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To fully realize the benefit of a project, often business systems need to change to implement the project results. This transition can be a challenging aspect of the project.
Transition to Business
To fully realize the benefit of a project, often business systems and processes need to change to implement the project results. This transition can be a challenging aspect of the project.
When to use
Whenever the project result will disrupt or change established patterns of behavior – even if no one like the established patterns – expect a resistance to the change. A transition process is needed to remove the old way of doing business and incorporate the project results.
There are several approaches that can be used to transition the result of the project into the normal operations of the organization.
Transition the project team
This approach is often used for a totally new capability or business process. The transition process is to transfer the project team (or at least a portion of it) to the operational component of the organization. The project team member transition out of a project mode and into an operational mode. They are essentially handing off the project results to themselves. The biggest challenge in this type of transition is to establish the new operation with operation controls. The danger is that the team will continue to innovate and a stable process is never established.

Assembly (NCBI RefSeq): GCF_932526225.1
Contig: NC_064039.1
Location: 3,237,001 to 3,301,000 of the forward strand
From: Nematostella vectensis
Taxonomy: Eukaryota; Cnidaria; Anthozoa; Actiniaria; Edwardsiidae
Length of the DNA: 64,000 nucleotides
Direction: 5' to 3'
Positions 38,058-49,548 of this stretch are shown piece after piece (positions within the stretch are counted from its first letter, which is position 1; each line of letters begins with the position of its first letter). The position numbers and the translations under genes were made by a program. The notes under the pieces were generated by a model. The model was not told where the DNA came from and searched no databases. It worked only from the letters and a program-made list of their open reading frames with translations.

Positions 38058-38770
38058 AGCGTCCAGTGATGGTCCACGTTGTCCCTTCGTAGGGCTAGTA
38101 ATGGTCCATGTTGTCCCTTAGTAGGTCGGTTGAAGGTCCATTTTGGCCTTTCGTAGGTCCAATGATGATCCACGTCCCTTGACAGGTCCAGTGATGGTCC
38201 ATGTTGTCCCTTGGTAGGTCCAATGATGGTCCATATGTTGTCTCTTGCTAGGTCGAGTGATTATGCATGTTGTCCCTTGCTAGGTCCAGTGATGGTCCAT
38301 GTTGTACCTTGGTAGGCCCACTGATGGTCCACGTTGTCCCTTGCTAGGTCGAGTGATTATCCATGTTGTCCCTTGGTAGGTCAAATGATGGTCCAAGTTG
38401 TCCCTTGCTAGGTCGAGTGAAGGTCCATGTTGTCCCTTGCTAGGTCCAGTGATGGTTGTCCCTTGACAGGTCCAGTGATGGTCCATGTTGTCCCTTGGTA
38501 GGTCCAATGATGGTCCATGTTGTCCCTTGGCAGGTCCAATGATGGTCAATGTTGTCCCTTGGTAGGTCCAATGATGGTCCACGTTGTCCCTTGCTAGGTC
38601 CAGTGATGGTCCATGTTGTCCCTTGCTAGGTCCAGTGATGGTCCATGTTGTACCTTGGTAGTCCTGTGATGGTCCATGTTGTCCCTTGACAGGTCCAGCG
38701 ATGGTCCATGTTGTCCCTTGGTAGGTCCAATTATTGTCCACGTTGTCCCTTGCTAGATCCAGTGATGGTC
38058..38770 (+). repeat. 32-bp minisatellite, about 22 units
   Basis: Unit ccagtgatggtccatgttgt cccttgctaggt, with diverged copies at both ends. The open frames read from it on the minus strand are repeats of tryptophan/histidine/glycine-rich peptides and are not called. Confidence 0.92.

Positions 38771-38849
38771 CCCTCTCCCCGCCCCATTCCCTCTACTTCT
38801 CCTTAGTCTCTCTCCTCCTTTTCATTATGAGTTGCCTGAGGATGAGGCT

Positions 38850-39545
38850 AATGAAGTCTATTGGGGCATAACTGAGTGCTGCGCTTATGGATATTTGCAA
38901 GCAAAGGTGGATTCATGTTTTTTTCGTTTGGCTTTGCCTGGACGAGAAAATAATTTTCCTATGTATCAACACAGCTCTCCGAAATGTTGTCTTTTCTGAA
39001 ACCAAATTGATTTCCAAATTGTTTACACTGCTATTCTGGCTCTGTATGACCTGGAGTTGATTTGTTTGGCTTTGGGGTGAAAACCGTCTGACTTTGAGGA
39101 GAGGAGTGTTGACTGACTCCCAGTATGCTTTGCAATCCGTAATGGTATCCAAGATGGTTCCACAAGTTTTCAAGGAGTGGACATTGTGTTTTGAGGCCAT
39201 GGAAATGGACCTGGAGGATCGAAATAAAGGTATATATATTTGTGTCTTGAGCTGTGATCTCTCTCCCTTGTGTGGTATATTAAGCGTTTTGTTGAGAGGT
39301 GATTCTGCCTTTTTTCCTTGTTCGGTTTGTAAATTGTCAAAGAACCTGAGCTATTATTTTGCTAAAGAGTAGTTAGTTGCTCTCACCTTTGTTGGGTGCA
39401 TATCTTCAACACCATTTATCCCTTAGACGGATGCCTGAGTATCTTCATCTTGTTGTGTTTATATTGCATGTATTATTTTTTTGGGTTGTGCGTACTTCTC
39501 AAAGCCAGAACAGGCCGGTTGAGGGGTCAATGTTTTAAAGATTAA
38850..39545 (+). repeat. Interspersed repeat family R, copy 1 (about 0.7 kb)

Transition the project results
This approach is commonly used for product development, process improvement, and facilities projects. The results of the project are incorporated into the normal business operations and managed by the current business operations management team. This approach often requires an entire phase of a project to train the users in the operational management of the project results, fully test/demonstrate the results of the project in the operational environment, and overcome any resistance to change. In many cases, the emotional aspect of change is more difficult to overcome than the technical aspect of the change.
Change can either be implemented all at once – known as the “big bang” approach; or in small increments - known as the phase-in approach. A big bang requires careful coordination to ensure all aspects of the change go live simultaneously. This approach can lead to rejection of the entire project result if any aspect does not work well. The other approach is to “phase it in.” This will incrementally introduce aspects of the project result. It takes much longer, but usually gets better buy-in because you are able to build momentum and confine issue resolution to only a few minor points. However, this can be a very difficult transition since it is likely you will be operating with part of the old process and part of the new process simultaneously. With either approach it is wise to conduct a pilot run or beta test of the project results before committing the business to the new approach.
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